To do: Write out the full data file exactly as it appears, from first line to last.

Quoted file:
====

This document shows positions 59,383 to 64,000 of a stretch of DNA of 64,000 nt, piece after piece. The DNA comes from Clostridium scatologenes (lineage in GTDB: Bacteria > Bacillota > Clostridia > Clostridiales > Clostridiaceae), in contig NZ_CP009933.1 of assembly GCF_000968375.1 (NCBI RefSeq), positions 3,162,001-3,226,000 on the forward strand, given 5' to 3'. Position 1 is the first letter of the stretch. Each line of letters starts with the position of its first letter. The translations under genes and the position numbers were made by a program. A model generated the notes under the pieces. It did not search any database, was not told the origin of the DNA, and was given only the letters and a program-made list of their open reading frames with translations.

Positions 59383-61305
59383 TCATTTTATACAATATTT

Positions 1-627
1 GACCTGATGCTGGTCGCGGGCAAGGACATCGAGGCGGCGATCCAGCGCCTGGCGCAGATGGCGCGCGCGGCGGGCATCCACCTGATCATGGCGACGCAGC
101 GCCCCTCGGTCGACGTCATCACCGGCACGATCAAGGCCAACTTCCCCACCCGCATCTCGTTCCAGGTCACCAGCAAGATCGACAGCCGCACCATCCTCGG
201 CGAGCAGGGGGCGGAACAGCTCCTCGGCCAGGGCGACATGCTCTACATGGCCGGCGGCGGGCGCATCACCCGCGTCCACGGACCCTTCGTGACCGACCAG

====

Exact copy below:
This document shows positions 59,383 to 64,000 of a stretch of DNA of 64,000 nt, piece after piece. The DNA comes from Clostridium scatologenes (lineage in GTDB: Bacteria > Bacillota > Clostridia > Clostridiales > Clostridiaceae), in contig NZ_CP009933.1 of assembly GCF_000968375.1 (NCBI RefSeq), positions 3,162,001-3,226,000 on the forward strand, given 5' to 3'. Position 1 is the first letter of the stretch. Each line of letters starts with the position of its first letter. The translations under genes and the position numbers were made by a program. A model generated the notes under the pieces. It did not search any database, was not told the origin of the DNA, and was given only the letters and a program-made list of their open reading frames with translations.

Positions 59383-61305
59383 TCATTTTATACAATATTT

Positions 1-627
1 GACCTGATGCTGGTCGCGGGCAAGGACATCGAGGCGGCGATCCAGCGCCTGGCGCAGATGGCGCGCGCGGCGGGCATCCACCTGATCATGGCGACGCAGC
101 GCCCCTCGGTCGACGTCATCACCGGCACGATCAAGGCCAACTTCCCCACCCGCATCTCGTTCCAGGTCACCAGCAAGATCGACAGCCGCACCATCCTCGG
201 CGAGCAGGGGGCGGAACAGCTCCTCGGCCAGGGCGACATGCTCTACATGGCCGGCGGCGGGCGCATCACCCGCGTCCACGGACCCTTCGTGACCGACCAG